Once allocation is done in memory, next is all about storage (assignment). The storage is all about CPU (Microprocessor) and Memory Interface.

The CPU stores the variables in memory. Microprocessor is also having some small memory inside, which are called registers. So most of the time the variables are stored in external memory.

The Microprocessor performs executing using its local memory (registers). So before asking the Microprocessor to execute some thing the data should be moved from the External Memory (Main memory) to its local memory (Registers). Since the microprocessor is having very few registers, after every execution the result should be moved back to the External memory.

Now let us start discussing about the assignment (storage) in C language.

char i;i = 56;

In the above code "char i" allocates 8 bits (1 byte) storage in memory. Where it is allocated depends on the compiler. Let us assume the compiler allocate address 1000 for the variable i.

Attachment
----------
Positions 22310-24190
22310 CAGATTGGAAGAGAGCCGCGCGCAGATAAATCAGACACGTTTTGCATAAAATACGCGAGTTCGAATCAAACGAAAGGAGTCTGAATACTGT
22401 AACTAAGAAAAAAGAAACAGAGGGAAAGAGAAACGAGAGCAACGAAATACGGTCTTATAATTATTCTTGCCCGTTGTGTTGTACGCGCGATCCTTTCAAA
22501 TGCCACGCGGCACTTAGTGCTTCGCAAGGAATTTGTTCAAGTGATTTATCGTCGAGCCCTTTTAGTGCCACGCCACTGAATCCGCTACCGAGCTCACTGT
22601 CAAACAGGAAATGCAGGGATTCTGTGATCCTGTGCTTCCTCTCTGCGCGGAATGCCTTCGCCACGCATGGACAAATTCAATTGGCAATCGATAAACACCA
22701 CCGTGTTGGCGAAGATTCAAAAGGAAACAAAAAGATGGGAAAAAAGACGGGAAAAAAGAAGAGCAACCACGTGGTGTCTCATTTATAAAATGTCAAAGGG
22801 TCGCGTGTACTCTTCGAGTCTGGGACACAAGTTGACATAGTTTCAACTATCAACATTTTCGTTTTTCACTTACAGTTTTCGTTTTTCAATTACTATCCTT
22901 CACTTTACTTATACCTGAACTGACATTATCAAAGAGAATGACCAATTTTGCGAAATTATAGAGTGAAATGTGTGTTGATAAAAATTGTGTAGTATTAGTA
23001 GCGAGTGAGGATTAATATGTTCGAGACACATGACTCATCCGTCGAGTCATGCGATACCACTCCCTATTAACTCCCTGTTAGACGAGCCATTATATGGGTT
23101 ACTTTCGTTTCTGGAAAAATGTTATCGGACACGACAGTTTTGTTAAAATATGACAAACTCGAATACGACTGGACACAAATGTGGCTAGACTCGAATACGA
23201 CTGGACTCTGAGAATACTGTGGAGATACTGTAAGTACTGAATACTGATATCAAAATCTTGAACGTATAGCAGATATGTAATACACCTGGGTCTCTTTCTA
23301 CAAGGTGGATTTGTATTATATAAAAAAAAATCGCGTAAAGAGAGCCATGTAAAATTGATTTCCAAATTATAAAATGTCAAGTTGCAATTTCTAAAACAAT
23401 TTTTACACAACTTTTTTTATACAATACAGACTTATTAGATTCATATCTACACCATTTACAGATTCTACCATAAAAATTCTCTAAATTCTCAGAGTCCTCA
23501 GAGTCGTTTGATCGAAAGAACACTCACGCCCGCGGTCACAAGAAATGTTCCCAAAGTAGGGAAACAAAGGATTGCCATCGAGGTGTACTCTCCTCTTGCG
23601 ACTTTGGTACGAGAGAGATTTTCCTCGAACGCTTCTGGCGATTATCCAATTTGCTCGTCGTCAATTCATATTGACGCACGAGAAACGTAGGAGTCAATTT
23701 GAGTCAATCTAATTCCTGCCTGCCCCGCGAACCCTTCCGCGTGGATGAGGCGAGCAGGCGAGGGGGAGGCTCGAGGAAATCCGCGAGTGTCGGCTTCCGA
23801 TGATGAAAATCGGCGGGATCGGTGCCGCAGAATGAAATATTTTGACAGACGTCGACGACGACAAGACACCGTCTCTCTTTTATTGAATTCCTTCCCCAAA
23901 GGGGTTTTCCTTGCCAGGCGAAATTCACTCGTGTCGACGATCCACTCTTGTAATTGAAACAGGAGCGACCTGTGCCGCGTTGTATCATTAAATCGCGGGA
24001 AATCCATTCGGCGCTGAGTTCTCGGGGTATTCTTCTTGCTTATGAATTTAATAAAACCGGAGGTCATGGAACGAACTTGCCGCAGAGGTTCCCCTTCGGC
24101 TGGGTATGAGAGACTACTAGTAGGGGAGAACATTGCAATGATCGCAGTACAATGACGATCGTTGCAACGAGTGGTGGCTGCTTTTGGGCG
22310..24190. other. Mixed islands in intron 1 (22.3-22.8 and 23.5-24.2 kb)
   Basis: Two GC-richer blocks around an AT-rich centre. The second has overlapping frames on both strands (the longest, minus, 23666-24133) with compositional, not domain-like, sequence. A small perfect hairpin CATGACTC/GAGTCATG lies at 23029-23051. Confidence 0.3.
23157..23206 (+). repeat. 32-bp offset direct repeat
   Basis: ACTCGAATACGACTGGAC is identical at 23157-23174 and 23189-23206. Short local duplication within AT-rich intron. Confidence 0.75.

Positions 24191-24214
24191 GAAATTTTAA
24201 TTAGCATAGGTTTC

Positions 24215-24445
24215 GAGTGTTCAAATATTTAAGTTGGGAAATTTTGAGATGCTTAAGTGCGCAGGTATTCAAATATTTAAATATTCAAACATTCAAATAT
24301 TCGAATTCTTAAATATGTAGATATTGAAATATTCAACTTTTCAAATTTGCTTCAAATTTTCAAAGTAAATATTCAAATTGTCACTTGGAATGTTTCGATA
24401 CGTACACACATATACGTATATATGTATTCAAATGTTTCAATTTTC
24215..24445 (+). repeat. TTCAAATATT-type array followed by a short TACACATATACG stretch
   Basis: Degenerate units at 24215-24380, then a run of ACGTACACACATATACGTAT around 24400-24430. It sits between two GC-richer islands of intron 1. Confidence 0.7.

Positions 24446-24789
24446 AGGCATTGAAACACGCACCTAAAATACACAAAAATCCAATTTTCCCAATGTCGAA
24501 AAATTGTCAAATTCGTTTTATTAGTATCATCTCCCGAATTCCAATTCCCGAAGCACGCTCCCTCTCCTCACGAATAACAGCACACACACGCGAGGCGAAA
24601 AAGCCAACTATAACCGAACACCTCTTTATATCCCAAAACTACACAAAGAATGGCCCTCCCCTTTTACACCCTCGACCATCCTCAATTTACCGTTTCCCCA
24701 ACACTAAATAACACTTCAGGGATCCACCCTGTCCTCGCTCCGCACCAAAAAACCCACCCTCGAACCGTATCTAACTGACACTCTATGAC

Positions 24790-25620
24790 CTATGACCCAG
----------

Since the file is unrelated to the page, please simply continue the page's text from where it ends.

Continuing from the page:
The 2nd line "i = 56" can be divided into two parts. Left Hand Side (LHS or lvalue) and Right Hand Side (RHS or rvalue). First the compiler converts the RHS to binary.

56 -> 0111000

A Zero is added before the binary number because 56 is positive number. Since the char data type is 8 bit integer the compiler extends the MSB 0 and convert the binary number 56 to 00111000.

The compiler first convert this line to assembly language as follows

mov r0,56 // r0 is local memory (register)st r0,1000

Then the assembler converts the above assembly code to machine code and the CPU (Microprocessor) executes this. So the data is first moved to the register then only moved to the memory.